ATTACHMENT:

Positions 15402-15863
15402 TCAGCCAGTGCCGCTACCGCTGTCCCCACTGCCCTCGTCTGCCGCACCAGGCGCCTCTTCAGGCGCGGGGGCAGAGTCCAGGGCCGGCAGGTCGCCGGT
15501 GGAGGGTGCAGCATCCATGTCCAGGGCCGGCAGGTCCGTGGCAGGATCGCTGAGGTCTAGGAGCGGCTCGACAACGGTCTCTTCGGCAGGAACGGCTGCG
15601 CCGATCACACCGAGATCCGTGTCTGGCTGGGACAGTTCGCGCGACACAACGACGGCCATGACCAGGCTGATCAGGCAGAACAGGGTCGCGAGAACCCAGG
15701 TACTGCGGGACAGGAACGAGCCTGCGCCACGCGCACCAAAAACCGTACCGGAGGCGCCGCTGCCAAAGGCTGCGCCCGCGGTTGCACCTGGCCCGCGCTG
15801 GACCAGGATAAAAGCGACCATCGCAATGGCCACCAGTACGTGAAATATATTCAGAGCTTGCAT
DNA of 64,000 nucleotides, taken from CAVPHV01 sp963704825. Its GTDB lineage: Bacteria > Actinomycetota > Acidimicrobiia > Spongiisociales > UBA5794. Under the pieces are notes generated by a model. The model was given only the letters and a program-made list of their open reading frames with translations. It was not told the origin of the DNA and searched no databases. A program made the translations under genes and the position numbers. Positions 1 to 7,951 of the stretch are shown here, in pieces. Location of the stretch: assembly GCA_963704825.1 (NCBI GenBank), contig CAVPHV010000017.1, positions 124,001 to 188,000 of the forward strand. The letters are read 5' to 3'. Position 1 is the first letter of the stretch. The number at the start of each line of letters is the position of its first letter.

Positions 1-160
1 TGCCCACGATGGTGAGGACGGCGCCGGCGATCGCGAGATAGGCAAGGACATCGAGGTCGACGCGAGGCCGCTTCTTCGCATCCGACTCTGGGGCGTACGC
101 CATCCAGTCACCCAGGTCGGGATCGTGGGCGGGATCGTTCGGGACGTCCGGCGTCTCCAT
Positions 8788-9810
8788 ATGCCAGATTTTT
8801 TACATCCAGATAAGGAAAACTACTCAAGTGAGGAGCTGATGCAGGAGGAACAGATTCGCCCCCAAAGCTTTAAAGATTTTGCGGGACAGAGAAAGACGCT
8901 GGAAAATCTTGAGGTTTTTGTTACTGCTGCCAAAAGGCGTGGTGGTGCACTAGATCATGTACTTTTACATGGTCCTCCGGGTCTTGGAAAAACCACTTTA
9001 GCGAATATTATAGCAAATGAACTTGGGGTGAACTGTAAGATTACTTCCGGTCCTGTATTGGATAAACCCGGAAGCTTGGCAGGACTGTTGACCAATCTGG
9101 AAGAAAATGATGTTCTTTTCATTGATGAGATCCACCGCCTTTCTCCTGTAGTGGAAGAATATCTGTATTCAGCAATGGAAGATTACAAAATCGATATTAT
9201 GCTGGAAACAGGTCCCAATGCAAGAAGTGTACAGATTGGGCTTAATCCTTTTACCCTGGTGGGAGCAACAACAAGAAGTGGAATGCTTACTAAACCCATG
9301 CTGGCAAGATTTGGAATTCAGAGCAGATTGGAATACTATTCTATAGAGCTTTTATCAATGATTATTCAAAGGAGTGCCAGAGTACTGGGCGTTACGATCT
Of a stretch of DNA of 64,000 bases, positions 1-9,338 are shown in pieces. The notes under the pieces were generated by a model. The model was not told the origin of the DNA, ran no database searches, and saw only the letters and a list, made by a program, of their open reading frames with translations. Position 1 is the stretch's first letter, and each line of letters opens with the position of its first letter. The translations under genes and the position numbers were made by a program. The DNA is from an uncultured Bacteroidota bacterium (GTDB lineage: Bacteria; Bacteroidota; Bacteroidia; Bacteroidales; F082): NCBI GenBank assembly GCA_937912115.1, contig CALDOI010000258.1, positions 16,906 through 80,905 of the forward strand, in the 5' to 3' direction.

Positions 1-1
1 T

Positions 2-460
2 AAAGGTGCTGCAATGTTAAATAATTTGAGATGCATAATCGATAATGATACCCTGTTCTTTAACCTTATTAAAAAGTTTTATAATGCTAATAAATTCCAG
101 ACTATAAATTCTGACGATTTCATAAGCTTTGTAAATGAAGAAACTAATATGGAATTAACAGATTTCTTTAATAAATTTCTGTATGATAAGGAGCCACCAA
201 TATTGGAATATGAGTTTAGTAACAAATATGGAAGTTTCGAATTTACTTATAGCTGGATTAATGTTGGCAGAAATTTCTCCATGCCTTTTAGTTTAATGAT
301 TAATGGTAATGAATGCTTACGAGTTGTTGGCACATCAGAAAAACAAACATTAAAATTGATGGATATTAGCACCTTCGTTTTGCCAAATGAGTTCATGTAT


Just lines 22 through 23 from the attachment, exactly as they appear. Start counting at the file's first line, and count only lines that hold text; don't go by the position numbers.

Positions 2-460
2 AAAGGTGCTGCAATGTTAAATAATTTGAGATGCATAATCGATAATGATACCCTGTTCTTTAACCTTATTAAAAAGTTTTATAATGCTAATAAATTCCAG